In the February issue of The Mover, we interviewed Jean-Luc Haddad of Grospiron in Paris on the subject of diversification. Seven years ago, his company ventured into the world of relocation by buying Cosmopolitan Services Unlimited (CSU). Here we talk to Ludovic Lemoine and Philippe Mirault about the industry, and the changes that have taken place since.
Grospiron had a dalliance with the relocation industry some years ago when it started Grospiron Relocation Services. “But when you have a company that is so well known for moving services it’s difficult to change people’s perceptions,” explained Philippe Mirault, the company’s group managing director.
So, in 2013, Grospiron bought CSU, a Paris company with a long track record in providing relocation services to people coming into the Paris area. The company grew successfully under the new administration and, in 2018, moved to new, larger premises in the city. Today, CSU employs around 30 people and has a second location in Lyon. But, in keeping with Grospiron’s plan to diversify the business, CSU evolved to provide a much wider range of services than those of a DSP.
Full relocation service
Today, CSU provides a full portfolio of relocation services, mainly for corporate clients. Rather than just working as a DSP, CSU now offers full global packages for those relocating abroad, from France, move management services and tenancy management for landlords. “Some smaller companies don’t understand what they are buying and have had bad experiences when moving,” explained Philippe. “It’s our job to help them.” Although CSU works for some giant organisation, Philippe prefers to work with smaller companies. “We like it best when we can have direct contact with the senior management of a company. It makes the operations and decision making much easier.”
Move co-ordination is now a big part of CSU’s business. Of course, having Grospiron as a sister company helps but Philippe explained the customer has full freedom in their choice of moving contractor. “Our role is to help the customer make the right decision for them, then co-ordinate the process door to door,” he explained. He said that there is no requirement for the customer to use Grospiron for moving and, where selected, CSU makes sure than the sister company only performs a minority of the jobs. “This makes sure that we have a positive relationship with our moving partners.” Grospiron does, however, retain the insurance in-house as this helps to control claims and is an important quality control mechanism.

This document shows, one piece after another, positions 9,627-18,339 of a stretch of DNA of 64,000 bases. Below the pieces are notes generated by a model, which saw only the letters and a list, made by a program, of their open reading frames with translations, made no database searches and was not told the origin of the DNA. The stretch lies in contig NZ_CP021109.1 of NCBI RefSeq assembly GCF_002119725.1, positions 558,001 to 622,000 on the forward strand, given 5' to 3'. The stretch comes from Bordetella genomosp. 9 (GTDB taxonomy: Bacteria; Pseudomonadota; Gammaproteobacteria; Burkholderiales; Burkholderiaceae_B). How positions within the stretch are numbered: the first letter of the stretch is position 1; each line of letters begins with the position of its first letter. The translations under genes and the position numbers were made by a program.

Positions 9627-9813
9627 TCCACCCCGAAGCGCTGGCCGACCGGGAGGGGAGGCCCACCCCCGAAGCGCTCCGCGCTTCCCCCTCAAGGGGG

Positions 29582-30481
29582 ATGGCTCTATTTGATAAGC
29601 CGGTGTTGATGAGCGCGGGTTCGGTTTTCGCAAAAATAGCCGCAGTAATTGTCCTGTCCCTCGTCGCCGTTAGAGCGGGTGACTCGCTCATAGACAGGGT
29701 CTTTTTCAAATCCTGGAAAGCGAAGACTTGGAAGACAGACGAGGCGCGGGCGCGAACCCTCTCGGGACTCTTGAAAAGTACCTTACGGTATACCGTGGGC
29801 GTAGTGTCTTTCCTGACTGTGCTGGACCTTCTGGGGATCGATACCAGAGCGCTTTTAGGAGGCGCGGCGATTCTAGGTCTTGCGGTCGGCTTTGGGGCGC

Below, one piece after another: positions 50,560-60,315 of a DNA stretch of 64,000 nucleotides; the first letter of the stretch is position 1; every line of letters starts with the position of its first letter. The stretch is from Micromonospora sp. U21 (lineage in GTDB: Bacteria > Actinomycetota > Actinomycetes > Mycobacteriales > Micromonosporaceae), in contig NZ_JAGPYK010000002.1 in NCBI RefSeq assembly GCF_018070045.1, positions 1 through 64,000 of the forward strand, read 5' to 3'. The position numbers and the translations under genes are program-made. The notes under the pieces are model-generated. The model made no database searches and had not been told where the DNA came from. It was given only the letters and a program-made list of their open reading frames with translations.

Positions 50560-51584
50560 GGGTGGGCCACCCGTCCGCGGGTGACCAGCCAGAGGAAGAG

Philippe explained that there is still a perception with some corporations that relocation needs to be handled by the host country. “They don’t always see the added values of having central control through which we can ensure the company’s policy is respected, budgets are met and that contracts signed are in favour of the customer,” he explained. “It also means that we can keep track of the administration for the client ensuring, for example, that work permits are renewed on time.”
In praise of the agent to agent principle
He also thinks that customers often do not appreciate the global nature of the industry and the way in which partners can work together to provide an excellent service. “Compared with the global organisation we feel our services is better with some hub offices and local services provided by our network of partners through Harmony, FIDI and OMNI,” he said. “This allows us the flexibility to use the best people in each destination and to appoint additional help when necessary. I think they are slowly beginning to understand.”